As long as we're on this page, here's a famous passage.  Capa writes, "In the above position White can't win by 1.f5.  Black's best answer would be 1...g6, draws.  (The student should work this out.)"  Your thoughts, students?

Capablanca shoulda been a physicist

From Wikipedia: "According to Capablanca, he learned the rules of the game at the age of four by watching his father play, pointed out an illegal move by his father, and then beat his father twice."

Tuesday, December 20, 2011

Checking distance in K,R & P vs. K & R

After some embarrassing play at the Illinois Class, I have decided to take another run at getting basic endgame theory straight in my head.  Since I figure an expert should know Philidor and Lucena, I'm starting with King, Rook and Pawn vs. King and Rook.  My resources in this endeavor are Fundamental Chess Endings by Muller & Lamprecht, Batsford Chess Endings by Speelman, Tisdal & Wade, Comprehensive Chess Endings by Averbakh, Silman's Complete Endgame Course by some guy whose name I don't remember, and the 5-piece tablebase in ChessBase 8.

Here is a position from Batsford Chess Endings (p. 334) which I have looked at in the past.  1...Re1 is the only move that saves the draw for Black, and the reason given by BCE is "This move stops the e-pawn's advance after Ra8+ Kf7."

Here's the kind of position I might find myself playing as White in a tournament with my time running low.  I vaguely recall the position from BCE so I am somewhat encouraged when my opponent plays 1...Rg1+.  I'm not sure it's a blunder, but I'm pretty sure that 1...Rf1 would have drawn.

After 2.Kf6 Kg8 3.Ra8+ Kh7 4.Kf7, I am once again encouraged when my opponent plays 4...Rc1 because I know that checking distance is important and that his rook would be better off on the b-file.  So I play 5.f6 Rc7+ 6.Ke6 Rc6+ 7.Ke7 Rc7+ 8.Kd6.

Then my opponent suddenly scoots off with 8...Rb7! and I am left wondering whether I missed something or whether I never really had anything in the first place.  If I am lucky, I still hold the draw.  If not, my time runs out while I'm trying to figure out what happened.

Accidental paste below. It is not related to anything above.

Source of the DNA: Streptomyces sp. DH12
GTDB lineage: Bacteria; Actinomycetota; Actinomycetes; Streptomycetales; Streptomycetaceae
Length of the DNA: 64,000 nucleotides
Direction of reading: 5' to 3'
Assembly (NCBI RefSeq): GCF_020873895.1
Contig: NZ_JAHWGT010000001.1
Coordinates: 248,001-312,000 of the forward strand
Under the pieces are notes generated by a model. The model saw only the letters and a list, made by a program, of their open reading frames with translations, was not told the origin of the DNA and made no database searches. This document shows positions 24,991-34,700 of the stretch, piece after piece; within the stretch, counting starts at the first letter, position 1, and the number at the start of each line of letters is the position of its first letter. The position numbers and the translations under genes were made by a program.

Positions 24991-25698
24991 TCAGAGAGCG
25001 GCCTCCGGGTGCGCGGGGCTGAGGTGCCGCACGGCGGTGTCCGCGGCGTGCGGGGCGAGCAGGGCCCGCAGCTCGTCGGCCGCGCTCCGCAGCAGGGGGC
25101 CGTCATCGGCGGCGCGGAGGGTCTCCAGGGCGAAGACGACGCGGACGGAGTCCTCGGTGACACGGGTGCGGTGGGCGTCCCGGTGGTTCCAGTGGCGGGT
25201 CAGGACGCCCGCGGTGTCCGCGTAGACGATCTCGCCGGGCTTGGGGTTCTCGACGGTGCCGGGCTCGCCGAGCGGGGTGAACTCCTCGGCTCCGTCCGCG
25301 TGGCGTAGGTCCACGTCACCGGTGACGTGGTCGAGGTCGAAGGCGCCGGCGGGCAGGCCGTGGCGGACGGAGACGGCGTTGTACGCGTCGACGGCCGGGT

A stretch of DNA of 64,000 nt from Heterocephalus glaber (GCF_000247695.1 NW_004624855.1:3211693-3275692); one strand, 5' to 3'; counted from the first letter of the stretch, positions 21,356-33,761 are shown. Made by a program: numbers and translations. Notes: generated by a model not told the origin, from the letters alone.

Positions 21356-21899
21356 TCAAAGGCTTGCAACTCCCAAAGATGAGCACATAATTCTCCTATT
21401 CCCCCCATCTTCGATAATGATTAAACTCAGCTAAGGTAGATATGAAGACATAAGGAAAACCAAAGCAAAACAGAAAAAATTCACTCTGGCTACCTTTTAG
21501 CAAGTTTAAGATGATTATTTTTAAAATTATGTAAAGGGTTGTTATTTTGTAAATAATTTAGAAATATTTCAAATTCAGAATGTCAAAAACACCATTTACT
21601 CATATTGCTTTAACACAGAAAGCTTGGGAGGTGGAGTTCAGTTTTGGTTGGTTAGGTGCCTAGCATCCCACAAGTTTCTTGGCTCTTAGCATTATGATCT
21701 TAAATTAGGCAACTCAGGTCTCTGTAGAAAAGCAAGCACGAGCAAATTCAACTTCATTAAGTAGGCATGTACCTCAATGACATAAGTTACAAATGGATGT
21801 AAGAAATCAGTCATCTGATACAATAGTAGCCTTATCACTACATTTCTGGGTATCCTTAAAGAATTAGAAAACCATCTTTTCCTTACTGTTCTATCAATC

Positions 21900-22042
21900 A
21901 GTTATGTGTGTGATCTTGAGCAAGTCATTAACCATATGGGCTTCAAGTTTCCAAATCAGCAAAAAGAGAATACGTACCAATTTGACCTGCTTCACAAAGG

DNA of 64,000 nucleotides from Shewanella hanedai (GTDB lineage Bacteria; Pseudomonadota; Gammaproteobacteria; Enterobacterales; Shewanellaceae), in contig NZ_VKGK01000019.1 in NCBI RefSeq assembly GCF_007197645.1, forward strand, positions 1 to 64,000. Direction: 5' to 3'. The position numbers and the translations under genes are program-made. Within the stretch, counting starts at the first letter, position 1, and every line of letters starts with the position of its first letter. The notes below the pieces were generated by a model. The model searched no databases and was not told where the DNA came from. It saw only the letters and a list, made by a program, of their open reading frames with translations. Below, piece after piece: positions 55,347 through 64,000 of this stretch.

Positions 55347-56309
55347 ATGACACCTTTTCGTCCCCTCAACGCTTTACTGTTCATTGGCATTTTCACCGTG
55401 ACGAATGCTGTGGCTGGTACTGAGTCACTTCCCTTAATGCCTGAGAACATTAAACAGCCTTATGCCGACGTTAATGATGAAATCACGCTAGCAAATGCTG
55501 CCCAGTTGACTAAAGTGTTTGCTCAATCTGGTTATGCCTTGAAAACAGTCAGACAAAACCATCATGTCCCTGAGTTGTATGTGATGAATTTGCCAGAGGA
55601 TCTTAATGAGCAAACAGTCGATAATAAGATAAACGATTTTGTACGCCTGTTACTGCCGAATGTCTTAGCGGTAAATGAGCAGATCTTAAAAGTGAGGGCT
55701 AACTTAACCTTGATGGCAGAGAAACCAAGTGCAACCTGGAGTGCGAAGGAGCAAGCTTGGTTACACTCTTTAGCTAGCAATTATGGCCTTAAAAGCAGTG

So let's go back to the first position where 1...Re1 is necessary according to BCE because it "stops the e-pawn's advance."  This reason now strikes me as just plain wrong.  The tablebase tells me that the Black can draw even if the pawn advances to e7.  The reason 1...Re1 draws isn't because it stops the pawn from advancing.  The reason is that it forces White to bring his rook to e8 which allows the Black rook to take the a-file!  2.Ke6 Kf8 3.Ra8+ Kg7 4.Re8 Ra1!  1...Rd1+? loses to 2.Ke6 Kf8 3.Ra8+ Kg7 4.Ke7 Rb1 5.e6 Rb7+ 6.Kd6 Rb6+ 7. Kd7 Rb7+ 8.Kc6 when the Black rook can't scoot away.  BCE's comment that "the rook is misplaced on d1" isn't particularly instructive either.

The example in the second diagram actually comes from Fundamental Chess Endings rather than one of my games.  It gives 1...Rf1 as best but says. "1...Rg1+ is less accurate as White can penetrate further . . . although this still isn't sufficient to win."  I think that sentence would be much better if it ended with "because the Black rook still has adequate checking distance on the side."  It's not that BCE, FCE, and CCE don't mention checking distance frequently, it's that they don't cite it as the reason for a move when it plainly seems to be.

I would be very happy if anyone else would like share their experiences trying to learn these types of endings.  I feel like being able to articulate a better explanation for a move than I find in any of my books is itself a real step forward.  Of course, the test will come the next time I have to play one of these positions in a game.

Monday, December 19, 2011

More games from the Illinois Class

Opinions are like, er, belly buttons: everybody's got one.  More annotations here!  Your corrections and comments are always welcome.

Look for another batch later this week!